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DN Editorial: Are you the 1 percent?

If not, you're getting poorer, and GOP politicians couldn't care less

IF YOU ARE still feeling poor, even though the recession is over, it is not your imagination. Most people are poorer today than before the economic downturn, when their incomes are adjusted for inflation.

Although income has grown in Pennsylvania since the recession, most of it has gone to a tiny sliver of the population: the top 1 percent of earners.

Their average income was nearly $1.1 million a year as of 2012, the latest year of data available used in a recent study by the Economic Analysis and Research Network. For the state's bottom 99 percent, average income was $44,000 a year.

In terms of real dollars, the income for the top 1 percent rose by 28.6 percent during the 2009-12 period examined by EARN. For the 99 percent, average income declined 1.1 percent.

Pennsylvanians who are in the bottom 99 percent have experienced a "wage-less and income-less recovery," according to the Keystone Research Center. The phrases are awkward but accurate.

Not only has the income of the richest risen at rates much higher than the rest of us, their overall share of wealth has increased as well.

If you added up all the income earned by state residents and turned it into a pie chart, the top 1 percent's slice would be equal to nearly 19 cents of every dollar. That's their highest share of overall income in the state since 1928.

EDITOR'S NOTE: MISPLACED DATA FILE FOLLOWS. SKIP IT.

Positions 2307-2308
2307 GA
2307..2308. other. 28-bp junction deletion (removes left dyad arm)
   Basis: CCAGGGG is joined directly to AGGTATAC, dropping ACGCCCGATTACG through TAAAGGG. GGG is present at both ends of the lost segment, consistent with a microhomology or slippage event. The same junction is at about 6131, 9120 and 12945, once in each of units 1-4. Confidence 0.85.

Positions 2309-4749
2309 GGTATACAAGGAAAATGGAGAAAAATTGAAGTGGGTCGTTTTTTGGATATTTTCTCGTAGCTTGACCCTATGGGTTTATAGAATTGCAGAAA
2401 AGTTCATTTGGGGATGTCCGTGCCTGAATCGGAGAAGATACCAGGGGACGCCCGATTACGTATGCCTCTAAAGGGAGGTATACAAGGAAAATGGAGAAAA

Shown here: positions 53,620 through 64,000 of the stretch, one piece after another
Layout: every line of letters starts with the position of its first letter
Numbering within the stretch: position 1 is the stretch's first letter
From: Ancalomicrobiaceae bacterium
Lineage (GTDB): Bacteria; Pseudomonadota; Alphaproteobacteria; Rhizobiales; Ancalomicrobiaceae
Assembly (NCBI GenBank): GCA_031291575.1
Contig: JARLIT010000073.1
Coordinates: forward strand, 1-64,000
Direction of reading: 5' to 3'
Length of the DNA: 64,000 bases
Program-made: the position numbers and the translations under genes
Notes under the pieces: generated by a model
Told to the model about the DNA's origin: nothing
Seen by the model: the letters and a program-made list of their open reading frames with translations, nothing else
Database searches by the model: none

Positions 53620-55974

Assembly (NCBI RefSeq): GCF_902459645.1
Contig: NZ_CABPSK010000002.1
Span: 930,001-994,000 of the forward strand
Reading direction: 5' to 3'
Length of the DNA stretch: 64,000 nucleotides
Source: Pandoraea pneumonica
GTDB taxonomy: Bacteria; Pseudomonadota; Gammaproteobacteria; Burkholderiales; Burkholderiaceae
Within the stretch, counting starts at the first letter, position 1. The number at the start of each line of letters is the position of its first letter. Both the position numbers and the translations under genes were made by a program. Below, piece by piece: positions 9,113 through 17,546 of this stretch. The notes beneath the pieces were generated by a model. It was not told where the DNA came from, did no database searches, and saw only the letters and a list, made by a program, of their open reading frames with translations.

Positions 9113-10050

To put it another way, the super-rich are living in the Roaring '20s, and many of the rest of us are living in the lean and mean 1930s - with incomes that are stagnant or falling.

This growing disparity between the rich and the rest of us has been evident for years. Economists have confirmed it with numbers and protesters have used it to stage sit-ins on Wall Street and cities across the nation.

These numbers are stark proof that American-style capitalism is failing everyday people. Our free-enterprise system is producing more wealth - but it's being hoarded by a small percentage at the top, without the trickle-down effect promised by so many conservative politicians.

It's too much to ask Washington to raise the ceiling on the federal income-tax rate, now set at 39.6 percent. (These days, it is too much to ask Washington to do just about anything.) But steps should be taken to help workers at the lowest end of the pyramid by raising the minimum wage to $10.10, as President Obama has proposed.

Higher would be better still. Recent research done by the U.C. Berkeley Research Center revealed that nearly three out of every four people enrolled in the nation's major social-welfare programs are members of working families.

No one should have to use food stamps to make ends meet while working at a full-time job. These billions in welfare costs amount to a massive subsidy to businesses that chronically underpay their employees and offer no benefits.

Local governments can play a role, too, as Philadelphia just did by passing a law that gives paid sick leave to workers who don't have that benefit.

No sooner did it pass than Republicans in the state Senate moved to make the city's law null and void.

These same Republicans are against Obamacare, which helps working people get health care; they also have opposed efforts to raise the state's minimum wage. Now, they have come out against local efforts to give limited paid sick leave to workers.

We don't have to ask whose side they are on.